Prayatna Nepal is a nonprofit, non-religious and non-political women led organization established for the empowerment and rights promotion of women and girls with visual impairment. Since its establishment in 2015, Prayatna Nepal has been implementing various activities targeting to the visually impaired girls and women. Since Prayatna Nepal is the part of overall national and global disability rights movement, it has adopted the social and rights-based model of disability and the key motto of global disability rights movement “Nothing about us without us”. The organization is established by the composition of both women with and without visually impairments. Among the seven board members, five of them (71%) are with visually impairments where the organization is led by the totally blind woman as the Chairperson. This idea of inclusion in the organizational structure is to ensure equal efforts from every individual with better understanding in improving social, cultural, economic and political aspects of lives of women with disabilities.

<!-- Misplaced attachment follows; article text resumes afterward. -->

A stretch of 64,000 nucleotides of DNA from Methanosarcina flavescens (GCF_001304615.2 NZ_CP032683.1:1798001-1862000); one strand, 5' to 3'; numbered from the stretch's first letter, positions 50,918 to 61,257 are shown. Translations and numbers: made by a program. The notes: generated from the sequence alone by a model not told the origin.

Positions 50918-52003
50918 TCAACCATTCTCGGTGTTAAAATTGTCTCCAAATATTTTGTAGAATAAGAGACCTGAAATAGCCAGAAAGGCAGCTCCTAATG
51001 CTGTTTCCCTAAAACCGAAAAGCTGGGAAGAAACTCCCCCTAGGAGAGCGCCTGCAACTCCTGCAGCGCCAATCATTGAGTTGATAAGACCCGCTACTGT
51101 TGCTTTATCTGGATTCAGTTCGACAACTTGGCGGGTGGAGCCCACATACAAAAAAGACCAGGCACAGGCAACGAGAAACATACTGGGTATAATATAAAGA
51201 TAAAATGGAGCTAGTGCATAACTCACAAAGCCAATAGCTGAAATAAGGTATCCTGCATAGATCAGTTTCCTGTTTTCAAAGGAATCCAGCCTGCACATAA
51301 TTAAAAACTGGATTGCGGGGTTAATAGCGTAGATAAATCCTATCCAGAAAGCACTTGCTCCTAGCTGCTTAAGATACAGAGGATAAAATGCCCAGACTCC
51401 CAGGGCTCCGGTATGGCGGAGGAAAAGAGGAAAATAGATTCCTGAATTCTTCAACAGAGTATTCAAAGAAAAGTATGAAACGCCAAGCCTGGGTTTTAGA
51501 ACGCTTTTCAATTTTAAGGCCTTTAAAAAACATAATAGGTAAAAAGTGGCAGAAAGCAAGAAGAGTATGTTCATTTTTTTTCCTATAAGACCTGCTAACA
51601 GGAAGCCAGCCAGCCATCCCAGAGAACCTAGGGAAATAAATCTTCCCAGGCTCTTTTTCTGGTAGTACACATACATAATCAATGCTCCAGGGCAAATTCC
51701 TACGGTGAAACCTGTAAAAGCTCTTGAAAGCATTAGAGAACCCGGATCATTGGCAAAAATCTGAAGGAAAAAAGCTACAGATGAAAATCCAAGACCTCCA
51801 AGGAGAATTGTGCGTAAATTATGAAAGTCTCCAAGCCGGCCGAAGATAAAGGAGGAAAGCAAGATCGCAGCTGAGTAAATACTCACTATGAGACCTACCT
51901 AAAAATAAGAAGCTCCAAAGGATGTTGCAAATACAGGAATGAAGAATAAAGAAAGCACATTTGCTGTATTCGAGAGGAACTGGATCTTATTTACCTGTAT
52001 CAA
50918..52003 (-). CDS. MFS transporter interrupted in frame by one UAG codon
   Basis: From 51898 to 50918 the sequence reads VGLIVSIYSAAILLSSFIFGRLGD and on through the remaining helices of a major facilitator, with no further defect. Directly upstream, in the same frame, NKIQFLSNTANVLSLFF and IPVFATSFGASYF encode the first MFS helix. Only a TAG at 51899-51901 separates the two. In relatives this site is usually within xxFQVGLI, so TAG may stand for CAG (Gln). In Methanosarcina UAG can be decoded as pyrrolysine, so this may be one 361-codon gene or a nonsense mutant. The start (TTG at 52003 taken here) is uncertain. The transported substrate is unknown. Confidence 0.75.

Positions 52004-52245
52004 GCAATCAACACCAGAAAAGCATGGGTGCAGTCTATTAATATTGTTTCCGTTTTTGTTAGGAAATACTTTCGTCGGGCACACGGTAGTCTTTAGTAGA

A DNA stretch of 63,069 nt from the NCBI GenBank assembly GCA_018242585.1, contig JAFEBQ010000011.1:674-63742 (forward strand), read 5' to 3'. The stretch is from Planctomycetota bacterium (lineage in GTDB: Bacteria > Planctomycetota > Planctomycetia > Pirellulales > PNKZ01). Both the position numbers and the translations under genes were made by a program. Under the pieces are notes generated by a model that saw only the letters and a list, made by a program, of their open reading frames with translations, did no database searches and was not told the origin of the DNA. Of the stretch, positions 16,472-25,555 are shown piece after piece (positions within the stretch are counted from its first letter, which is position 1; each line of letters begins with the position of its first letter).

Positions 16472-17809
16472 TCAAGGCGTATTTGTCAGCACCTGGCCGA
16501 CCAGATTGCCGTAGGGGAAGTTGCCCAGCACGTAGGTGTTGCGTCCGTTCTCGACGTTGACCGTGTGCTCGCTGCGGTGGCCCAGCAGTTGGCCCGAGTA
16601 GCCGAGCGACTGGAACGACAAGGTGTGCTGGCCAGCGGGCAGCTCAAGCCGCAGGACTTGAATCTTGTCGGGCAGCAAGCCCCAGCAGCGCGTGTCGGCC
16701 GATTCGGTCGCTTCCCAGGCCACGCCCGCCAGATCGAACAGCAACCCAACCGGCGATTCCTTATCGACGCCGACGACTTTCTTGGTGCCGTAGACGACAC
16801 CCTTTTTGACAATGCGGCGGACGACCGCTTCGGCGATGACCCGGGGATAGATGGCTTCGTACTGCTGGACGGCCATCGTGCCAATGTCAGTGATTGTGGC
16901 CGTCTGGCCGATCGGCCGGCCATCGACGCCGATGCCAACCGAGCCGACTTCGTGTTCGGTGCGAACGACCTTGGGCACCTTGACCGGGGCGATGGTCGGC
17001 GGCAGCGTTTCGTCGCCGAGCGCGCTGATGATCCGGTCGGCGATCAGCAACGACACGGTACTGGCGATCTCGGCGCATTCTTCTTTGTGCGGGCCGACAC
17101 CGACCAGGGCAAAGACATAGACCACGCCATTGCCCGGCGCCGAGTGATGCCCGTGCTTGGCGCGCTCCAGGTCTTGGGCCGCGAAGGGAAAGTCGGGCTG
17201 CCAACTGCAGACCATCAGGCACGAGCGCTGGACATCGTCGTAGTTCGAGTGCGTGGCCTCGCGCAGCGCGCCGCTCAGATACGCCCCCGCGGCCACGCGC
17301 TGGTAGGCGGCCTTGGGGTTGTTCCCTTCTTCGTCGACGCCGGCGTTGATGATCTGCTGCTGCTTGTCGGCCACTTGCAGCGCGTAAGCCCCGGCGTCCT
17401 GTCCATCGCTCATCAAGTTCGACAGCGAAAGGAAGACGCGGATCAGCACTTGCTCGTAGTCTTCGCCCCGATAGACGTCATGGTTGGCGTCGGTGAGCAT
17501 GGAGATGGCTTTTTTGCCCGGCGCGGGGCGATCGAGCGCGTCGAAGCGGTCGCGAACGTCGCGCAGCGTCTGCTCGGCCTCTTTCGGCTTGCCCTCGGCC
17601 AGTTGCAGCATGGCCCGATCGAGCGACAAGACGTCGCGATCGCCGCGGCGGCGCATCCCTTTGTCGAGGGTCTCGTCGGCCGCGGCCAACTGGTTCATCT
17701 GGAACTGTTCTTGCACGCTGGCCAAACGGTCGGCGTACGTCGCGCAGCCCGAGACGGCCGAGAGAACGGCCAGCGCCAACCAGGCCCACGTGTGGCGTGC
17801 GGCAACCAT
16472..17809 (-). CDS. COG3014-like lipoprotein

Prayatna Nepal conducted one day workshop on menstruation hygiene management for visually impaired women. The overall goal of the workshop was to enable visually impaired girls to manage their menstruation in an effective and hygienic manner through improved knowledge, attitude, and practices on menstrual hygiene management. The workshop was started by Ms. Sarita Lamichhane, where she welcomed everyone and highlighted the objective of the training. She then asked all the attendees to introduce themselves, where the participant girls also mentioned their respective ages and shared their stories or feelings associated with their first-time menstruating experience. After introduction session, the floor was handed over to Ms. Sabita Lamichhane, facilitator of the workshop, who started by explaining about anatomy of female reproductive system. Further, she described menstruation and its cycles. She also mentioned the importance of healthy eating habits and do/s and don’t/s during menstruation. During the theoretical session, she tried to engage the participants in discussion as much as possible by asking them questions. She also encouraged the participants to follow proper disposal of used sanitary pads/ items. After the theoretical aspect of the training, she proceeded further with practical demonstration on uses of sanitary items like sanitary pads, tampons, and menstrual cups. As the participants were blind or visually impaired, the facilitator helped the participants in learning methods of using different sanitary items and its features through tactile methods. Since majority of the participant girls used sanitary pads, they were also made to show their usual ways of using sanitary pads through practical demonstration where the facilitator supported and corrected their methods for better and convenient practice in future. After the practical session, the floor was open to the participants to ask questions and share their feelings and learning. Then, Ms. Sarita formally concluded the session by thanking them for actively participating in the session.